We have constructed a pseudorabies virus mutant that contains virtually a complete deletion of the predicted signal sequence coding region for a nonessential envelope glycoprotein, gIII. No signal sequence mutants have been reported previously for a herpesvirus glycoprotein. Through endoglycosidase treatments and pulse-chase analysis, we have determined that the mutant gIII protein is not posttranslationally modified like the wild-type polypeptide, but rather is present as a single, stable species within the infected cell. The mutant polypeptide cannot be detected in the virus envelope, nor is it aberrantly localized to the tissue culture medium. Immunofluorescence studies have indicated that the mutant protein also is not localized to the surfaces of infected cells. In addition, Northern (RNA) and slot blot analyses, as well as in vitro translation experiments using infected-cell cytoplasmic RNA, have indicated that the mutant gIII allele is expressed at lower levels than the wild-type gene is. This is despite the fact that no alterations have been made upstream of the gIII coding sequence. From these results, it appears that the first 22 amino acids of the wild-type gIII protein define a necessary signal peptide that is responsible for at least the correct initiation of translocation and subsequent glycosylation of the gIII envelope glycoprotein within infected cells.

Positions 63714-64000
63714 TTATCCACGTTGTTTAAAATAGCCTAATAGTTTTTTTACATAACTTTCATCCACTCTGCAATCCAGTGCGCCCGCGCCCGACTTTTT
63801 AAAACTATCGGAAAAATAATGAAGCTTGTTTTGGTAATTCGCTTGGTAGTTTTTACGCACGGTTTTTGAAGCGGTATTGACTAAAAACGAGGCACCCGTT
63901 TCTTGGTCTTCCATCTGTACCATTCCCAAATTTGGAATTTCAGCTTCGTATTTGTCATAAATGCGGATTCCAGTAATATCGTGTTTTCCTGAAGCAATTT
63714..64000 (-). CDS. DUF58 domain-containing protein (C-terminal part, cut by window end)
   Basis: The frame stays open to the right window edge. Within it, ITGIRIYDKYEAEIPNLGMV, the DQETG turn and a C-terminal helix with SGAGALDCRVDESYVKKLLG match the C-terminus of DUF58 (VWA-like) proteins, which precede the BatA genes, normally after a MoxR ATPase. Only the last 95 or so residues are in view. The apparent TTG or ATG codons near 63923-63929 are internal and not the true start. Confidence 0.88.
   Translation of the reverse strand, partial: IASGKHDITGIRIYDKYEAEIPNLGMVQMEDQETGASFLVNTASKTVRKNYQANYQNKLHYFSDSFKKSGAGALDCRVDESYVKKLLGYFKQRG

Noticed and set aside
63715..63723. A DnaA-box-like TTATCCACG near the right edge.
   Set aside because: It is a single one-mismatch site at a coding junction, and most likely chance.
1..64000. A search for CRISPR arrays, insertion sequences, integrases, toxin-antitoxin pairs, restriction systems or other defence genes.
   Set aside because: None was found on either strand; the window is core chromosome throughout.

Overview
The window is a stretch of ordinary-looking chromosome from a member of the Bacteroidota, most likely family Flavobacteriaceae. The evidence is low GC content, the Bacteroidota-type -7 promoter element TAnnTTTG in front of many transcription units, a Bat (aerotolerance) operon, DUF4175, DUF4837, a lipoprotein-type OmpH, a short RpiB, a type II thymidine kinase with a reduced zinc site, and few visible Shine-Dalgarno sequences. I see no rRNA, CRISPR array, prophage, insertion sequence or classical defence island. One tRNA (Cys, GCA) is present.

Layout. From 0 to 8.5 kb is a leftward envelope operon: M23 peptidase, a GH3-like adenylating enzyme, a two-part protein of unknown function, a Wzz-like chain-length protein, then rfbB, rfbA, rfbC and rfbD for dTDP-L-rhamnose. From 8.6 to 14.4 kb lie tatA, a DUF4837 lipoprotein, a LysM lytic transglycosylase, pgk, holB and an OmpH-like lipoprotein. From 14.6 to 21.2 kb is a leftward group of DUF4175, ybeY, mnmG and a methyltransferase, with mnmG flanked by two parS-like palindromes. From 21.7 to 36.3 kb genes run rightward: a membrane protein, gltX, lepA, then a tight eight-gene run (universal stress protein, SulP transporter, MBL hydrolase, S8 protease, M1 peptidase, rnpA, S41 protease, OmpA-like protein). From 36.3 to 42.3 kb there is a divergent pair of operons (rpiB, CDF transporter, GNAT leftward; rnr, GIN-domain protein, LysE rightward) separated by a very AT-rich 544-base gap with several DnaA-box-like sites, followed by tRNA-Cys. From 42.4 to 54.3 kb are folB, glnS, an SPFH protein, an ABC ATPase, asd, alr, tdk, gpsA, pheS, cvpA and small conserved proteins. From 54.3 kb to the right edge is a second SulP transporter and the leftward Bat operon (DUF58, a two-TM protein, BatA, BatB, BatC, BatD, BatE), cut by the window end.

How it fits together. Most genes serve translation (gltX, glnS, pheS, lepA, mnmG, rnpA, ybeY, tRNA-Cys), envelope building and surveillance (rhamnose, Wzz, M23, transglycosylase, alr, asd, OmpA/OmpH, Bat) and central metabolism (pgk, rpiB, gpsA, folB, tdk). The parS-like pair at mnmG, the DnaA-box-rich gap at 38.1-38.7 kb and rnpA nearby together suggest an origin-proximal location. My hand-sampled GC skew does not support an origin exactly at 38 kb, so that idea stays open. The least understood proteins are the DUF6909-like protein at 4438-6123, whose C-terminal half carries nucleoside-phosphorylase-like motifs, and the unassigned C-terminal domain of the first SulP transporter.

All Science Journal Classification (ASJC) codes
- Insect Science